• Be prepared and willing to reschedule the exam if necessary.
  • Talk with the patient about her job or family in order to distract her from the exam.
  • Consider using relaxation techniques (although for some trauma survivors this is contraindicated) and involve a mental health provider in care planning.

If symptoms do occur

Despite your best efforts to provide a safe and comfortable atmosphere for your patients, posttraumatic symptoms may occur during an exam. If this happens, don't panic. Try to use grounding techniques with the patient.

  • Speak in a calm, matter of fact voice and avoid sudden movements.
  • Reassure your patient that everything is okay.
  • Continue to explain what you're doing.
  • If possible, stop the procedure.
  • Ask (or remind) the patient where she is.
  • Offer her a drink of water, an extra gown, or a warm or cold washcloth for her face.
  • Go with her into a different room to provide a change of environment.

References

  1. Resnick, H.S., Kilpatrick, D.G., Dansky, B.S., Saunders, B.E., & Best, C.L. (1993). Prevalence of civilian trauma and Posttraumatic Stress Disorder in a representative national sample of women. Journal of Consulting and Clinical Psychology, 61, 984-991.
  2. Finklehor, D., Hotaling, G., Lewis, I.A., & Smith, C. (1990). Sexual abuse in a national survey of adult men and women: Prevalence, characteristics, and risk factors. Child Abuse and Neglect, 14, 19-28.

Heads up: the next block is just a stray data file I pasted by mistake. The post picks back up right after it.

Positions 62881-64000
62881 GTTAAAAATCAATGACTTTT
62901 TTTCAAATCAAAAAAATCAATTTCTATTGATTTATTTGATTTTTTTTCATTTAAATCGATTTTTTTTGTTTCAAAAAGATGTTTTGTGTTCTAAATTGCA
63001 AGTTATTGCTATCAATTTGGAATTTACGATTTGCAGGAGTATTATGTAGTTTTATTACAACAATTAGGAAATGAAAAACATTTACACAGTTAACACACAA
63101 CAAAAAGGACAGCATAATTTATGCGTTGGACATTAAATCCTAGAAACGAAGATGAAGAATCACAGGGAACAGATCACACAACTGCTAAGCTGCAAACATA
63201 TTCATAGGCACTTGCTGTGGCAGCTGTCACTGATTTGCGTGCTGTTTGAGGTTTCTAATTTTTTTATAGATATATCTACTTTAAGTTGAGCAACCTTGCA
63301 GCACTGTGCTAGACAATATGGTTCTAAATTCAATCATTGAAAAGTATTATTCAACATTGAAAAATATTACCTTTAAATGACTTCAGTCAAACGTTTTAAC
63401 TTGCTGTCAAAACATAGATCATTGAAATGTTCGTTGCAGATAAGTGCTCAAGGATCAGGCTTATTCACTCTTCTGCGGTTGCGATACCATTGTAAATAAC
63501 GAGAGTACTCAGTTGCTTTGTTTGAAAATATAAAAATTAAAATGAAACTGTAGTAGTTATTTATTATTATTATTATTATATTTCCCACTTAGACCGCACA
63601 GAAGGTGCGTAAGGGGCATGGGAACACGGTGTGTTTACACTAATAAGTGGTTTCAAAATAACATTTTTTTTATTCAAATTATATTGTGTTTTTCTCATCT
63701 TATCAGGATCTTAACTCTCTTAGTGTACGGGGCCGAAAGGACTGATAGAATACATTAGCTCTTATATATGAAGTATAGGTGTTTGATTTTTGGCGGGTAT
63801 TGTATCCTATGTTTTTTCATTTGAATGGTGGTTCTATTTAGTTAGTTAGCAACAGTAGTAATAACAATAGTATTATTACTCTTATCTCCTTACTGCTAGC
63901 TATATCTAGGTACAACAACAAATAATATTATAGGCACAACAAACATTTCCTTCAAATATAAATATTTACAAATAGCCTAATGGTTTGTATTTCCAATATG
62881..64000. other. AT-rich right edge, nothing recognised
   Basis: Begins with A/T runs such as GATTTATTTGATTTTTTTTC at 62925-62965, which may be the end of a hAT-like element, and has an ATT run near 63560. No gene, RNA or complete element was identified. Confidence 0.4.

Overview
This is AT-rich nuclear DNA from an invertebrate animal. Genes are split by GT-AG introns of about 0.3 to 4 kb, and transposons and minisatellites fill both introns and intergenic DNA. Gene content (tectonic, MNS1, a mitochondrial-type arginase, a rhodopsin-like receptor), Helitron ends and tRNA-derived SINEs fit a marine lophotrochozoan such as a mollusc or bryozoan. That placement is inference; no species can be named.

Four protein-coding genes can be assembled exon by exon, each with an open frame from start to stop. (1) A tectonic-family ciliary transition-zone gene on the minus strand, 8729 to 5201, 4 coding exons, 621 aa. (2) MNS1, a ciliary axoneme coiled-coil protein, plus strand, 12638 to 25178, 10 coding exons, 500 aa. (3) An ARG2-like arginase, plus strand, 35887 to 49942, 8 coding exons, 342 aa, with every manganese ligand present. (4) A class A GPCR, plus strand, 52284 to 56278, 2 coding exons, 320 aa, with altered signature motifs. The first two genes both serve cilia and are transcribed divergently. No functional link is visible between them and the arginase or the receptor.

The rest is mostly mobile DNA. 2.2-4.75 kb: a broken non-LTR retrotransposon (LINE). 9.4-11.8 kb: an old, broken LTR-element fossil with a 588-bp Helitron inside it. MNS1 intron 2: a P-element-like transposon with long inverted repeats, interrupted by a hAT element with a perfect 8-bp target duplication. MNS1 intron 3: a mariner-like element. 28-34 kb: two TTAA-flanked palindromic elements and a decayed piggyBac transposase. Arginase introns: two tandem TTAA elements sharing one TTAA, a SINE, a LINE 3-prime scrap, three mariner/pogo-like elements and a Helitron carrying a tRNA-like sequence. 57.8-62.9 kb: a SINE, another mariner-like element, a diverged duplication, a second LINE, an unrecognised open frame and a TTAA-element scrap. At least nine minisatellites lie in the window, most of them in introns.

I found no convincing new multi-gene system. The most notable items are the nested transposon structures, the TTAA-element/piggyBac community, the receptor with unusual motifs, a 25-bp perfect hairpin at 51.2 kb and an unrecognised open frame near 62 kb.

3. Walker, E.A., Unutzer, J., Rutter, C., Gelfand, A., Saunders, K., VonKorff, M., Koss, M.P., & Katon, W. (1999). Costs of health care use by women HMO members with a history of childhood abuse and neglect. Archives of General Psychiatry, 56, 609-613.
  4. Koss, M.P., Koss, P.G., & Woodruff, M.S. (1991). Deleterious effects of criminal victimization on women's health and medical utilization. Archives of Internal Medicine, 151, 342-347.
  5. Kimerling, R., & Calhoun, K.S. (1994). Somatic symptoms, social support, and treatment seeking among sexual assault victims. Journal of Consulting and Clinical Psychology, 62, 333-340.
  6. Kessler, R.C., Sonnega, A., Bromet, E., Hughes, M., & Nelson, C.B. (1995). Posttraumatic Stress Disorder in the National Comorbidity Survey. Archives of General Psychiatry, 52, 1048-1060.
  7. Robohm, J.S., & Buttenheim, M. (1996). The gynecological care experience of adult survivors of childhood sexual abuse: A preliminary investigation. Women and Health, 24, 59-75.